UNC's music connoisseurs know the typical hot spots for live music in Chapel Hill. On any given night, you can see them floating down Franklin Street, headed toward Cat’s Cradle, the Cave or Local 506. Those seeking live music, however, can find in it a lesser-known location — an on-campus porch.
UNC’s Center for the Study of the American South will host The Whyte Laundry Company as part of their “Music on The Porch” Series on Thursday at 5:30 p.m.
The series is designed to cover the wide breadth of Southern music, and has hosted a range of genres in the past.
“There’s such a wide variety of musicians that come,” said Cassidy Hampton, a student who films the performances. “We’ve had everything from bluegrass banjo players to rap.”
The concert will focus on blues music, specifically that of W.C. Handy, an early 20th-century blues musician known as the “Father of the Blues.” Paying tribute to Handy is The Whyte Laundry Company, a “banjo, washboard, and gutbucket” band originally from Connecticut.
The band’s northern origins are a large part of their DNA and central to “Southern Songs By Yankees,” their musical comedy show.
“It started off as a joke,” said founder Bob Whyte. “Knowing how much the Yankees are loved down here, I said, ‘What about Southern songs by Yankees?’”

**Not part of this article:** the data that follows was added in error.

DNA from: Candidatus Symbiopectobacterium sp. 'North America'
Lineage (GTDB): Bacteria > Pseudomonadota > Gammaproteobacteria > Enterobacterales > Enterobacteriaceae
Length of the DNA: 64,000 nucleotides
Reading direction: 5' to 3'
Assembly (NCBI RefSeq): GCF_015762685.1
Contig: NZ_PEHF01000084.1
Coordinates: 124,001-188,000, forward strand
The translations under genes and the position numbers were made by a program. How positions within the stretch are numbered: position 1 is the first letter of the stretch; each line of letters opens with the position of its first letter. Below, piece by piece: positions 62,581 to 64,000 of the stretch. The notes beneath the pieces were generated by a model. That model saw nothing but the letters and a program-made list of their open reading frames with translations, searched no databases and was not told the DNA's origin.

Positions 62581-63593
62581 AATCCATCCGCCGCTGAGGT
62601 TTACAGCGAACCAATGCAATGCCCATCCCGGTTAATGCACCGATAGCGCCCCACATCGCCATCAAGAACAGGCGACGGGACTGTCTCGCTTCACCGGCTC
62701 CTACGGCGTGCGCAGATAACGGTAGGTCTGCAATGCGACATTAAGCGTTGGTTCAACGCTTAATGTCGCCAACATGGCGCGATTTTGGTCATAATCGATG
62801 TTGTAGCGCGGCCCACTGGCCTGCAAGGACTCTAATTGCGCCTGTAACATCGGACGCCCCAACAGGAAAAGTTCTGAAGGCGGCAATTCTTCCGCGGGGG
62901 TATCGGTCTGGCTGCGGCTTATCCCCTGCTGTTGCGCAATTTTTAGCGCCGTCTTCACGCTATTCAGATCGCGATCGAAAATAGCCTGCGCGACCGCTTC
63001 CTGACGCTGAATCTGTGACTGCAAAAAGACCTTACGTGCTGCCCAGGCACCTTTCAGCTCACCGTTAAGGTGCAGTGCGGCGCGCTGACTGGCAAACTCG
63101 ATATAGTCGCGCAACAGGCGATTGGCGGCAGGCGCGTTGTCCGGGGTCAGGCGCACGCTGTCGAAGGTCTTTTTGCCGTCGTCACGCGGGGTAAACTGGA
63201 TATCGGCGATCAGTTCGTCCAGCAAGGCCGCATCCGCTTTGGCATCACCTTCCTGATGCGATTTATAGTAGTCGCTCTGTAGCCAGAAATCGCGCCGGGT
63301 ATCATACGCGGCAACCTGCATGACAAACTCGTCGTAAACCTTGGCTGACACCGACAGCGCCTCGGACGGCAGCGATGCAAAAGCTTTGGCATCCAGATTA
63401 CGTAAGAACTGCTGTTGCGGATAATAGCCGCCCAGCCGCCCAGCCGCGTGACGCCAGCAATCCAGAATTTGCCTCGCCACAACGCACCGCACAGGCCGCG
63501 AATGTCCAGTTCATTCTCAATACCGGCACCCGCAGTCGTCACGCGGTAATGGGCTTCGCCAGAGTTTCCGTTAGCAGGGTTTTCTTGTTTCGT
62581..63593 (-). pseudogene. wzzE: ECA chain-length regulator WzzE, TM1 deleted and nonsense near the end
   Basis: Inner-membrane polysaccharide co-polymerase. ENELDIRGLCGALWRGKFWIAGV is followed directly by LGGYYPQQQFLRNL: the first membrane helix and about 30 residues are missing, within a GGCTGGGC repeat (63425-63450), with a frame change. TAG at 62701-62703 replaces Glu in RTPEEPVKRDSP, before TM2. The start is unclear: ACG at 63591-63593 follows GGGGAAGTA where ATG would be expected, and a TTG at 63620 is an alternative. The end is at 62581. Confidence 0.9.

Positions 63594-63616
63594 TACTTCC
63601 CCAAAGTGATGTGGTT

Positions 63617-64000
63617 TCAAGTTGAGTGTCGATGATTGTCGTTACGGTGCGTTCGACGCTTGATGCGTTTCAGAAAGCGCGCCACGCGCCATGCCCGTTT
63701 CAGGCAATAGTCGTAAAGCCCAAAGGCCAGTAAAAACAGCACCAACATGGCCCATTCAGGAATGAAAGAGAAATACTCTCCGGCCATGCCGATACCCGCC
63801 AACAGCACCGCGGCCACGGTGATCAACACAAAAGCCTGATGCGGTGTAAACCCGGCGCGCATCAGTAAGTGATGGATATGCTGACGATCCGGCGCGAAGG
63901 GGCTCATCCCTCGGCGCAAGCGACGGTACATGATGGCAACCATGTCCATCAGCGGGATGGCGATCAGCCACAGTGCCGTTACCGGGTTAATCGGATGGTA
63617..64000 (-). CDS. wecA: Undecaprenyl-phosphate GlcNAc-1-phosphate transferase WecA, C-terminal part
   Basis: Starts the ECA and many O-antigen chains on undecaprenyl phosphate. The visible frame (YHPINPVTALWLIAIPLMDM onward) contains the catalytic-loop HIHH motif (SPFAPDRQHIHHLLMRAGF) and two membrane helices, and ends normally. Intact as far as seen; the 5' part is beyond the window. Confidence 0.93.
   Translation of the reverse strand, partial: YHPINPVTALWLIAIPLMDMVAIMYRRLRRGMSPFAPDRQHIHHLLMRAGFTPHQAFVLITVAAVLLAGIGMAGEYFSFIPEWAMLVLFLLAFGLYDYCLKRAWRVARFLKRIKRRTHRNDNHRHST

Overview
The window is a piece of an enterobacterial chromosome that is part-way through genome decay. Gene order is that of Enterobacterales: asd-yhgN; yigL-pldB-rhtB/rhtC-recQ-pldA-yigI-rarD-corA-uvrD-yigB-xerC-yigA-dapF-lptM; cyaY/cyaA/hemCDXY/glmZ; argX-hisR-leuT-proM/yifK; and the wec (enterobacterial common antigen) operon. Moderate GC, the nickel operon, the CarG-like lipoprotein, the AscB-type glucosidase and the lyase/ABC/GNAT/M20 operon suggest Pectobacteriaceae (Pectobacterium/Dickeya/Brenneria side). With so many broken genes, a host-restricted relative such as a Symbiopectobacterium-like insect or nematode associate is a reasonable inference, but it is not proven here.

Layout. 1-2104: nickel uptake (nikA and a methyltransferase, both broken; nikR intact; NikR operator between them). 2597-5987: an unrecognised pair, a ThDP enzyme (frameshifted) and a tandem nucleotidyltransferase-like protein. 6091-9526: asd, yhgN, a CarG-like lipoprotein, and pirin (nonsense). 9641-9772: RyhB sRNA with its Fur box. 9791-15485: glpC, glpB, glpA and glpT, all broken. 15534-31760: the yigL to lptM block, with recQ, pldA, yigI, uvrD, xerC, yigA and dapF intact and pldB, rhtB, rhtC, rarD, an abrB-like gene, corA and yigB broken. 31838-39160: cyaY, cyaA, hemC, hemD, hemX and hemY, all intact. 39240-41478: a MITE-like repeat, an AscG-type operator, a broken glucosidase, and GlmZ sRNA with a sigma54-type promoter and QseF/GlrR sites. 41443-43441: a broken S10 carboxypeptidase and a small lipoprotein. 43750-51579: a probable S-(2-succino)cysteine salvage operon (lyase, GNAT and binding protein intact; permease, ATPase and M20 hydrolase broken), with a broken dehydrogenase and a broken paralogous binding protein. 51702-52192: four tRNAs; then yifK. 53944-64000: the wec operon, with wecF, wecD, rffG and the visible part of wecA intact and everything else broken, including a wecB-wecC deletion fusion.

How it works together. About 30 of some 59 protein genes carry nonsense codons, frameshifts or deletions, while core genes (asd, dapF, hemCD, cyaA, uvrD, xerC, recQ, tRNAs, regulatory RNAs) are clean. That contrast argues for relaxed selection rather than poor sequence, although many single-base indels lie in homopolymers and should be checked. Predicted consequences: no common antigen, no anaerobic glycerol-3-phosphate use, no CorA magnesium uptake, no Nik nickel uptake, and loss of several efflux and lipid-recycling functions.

According to Whyte, there is a long history of Southern-tinged songs written by northerners.
“Yankee songwriters, you know, back 100 years ago were writing some really good songs about the south," Whyte said. "‘Carolina in the Morning,’ ‘Georgia On The Mind,’ ‘Stars Fell on Alabama,’ maybe 20 or 25 more.”
Joining Whyte, along with singer Laura Jones, are his sons Steve and Matt (who played drums with indie band Earl Greyhound), who are flying down to play with their father for the first time in North Carolina.
“It’s fantastic,” Whyte said, speaking about playing with his sons. “We get along well, they love the music and they were big fans when I had the band up in Connecticut. They were always up there cheering me on, so it’s great.”
Patrick Horn, the associate director at the Center For the American South, hopes the concert will provide an opportunity for UNC students to connect with the greater Chapel Hill community.
“We would certainly like to have more students discover the concert series,” Horn said. “We think of it as the university’s front porch.”
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